New home sales in April fell 1.5% from March. April saw 662,000 new homes sold, whereas March saw 672,000, according to estimates from the U.S. Census Bureau and the Department of Housing and Urban Development. The industry seems relatively unconcerned with the slip and calls for an upward trend in home sales going forward.
“[The National Association of Home Builders] index is still down a bit since year end, but there is no sign of ongoing weakening,” Jim O’Sullivan, chief U.S. economist at High Frequency Economics, said in a note to clients, according to the Wall Street Journal.
“The pattern suggests some loss of momentum, but probably in the form of slower growth rather than contraction,” he added.
Zillow Senior Economist Aaron Terrazas is also unconcerned, and feels that it would have been a once-in-a-blue-moon occurrence had the sales risen for the fourth month in a row.
“April’s slight monthly decline in new home sales was actually smaller than expected and doesn’t represent much of a deviation from the general strength we’ve seen in the new home market to start 2018. Sales remain up strongly over the past year, and a fourth monthly increase in a row to start the year would have been very rare: In the 659 months that have passed between May 1963 and today, monthly new home sales have risen in four consecutive months just 4% of the time. So, despite the blip, the trends we’ve been observing for several months still very much hold,” he said in a statement.
Terrazas sees a strong economy and favorable demographics as reason for continued optimism despite the slight correction in home sales last month.
As opposed to new home sales, home prices are on the rise. For April, the median sale price for the homes sold in April was $312,400. The average sales price $407,300. Terrazas says this is largely the result of higher construction wages and rising construction prices.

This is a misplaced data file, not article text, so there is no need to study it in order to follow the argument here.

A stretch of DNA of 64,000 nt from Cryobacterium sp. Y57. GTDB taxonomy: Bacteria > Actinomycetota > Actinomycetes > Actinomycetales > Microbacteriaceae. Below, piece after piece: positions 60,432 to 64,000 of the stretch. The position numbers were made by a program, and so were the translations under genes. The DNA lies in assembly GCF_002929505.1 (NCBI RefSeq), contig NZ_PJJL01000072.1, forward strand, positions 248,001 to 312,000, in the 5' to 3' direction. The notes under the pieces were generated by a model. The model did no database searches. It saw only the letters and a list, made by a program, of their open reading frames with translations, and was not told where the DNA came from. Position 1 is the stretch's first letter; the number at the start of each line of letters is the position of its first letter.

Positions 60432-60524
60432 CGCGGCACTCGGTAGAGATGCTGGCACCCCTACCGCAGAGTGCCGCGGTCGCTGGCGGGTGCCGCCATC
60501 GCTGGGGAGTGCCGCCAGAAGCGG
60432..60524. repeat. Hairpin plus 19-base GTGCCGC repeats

“In order to maintain their margins, builders have little choice but to pass these costs on to buyers, reflected in the high – and rising – price of new homes. Thus far in 2018, consumers have largely been willing and able to pay these prices to secure a new home. Whether or not they will continue to is an open question,” Terrazas said in a statement.
If buyers are not discouraged by the rising prices and they maintain the current rate of sales, the U.S. Census and HUD report says current inventory of homes for sale will last for 5.4 months as there are roughly 300,000 homes available for sale, which is a nine-year high.
"While inventory remains tight in all housing markets across the country, the number of new homes for sale inched up by 2,000 homes to 300,000, hitting the highest level in nine years. At the same time, the typical new home has been for sale 3.8 months since completion which is a stark contrast to the existing home market, where the typical home was on market for only 59 days—less than two months—in April according to realtor.com data. This differential is partially a reflection of the higher price point of new home sales where the median price has reached $312,400, meaning that half of new homes sold above this price," Realtor.com Chief Economist Danielle Hale said in a statement.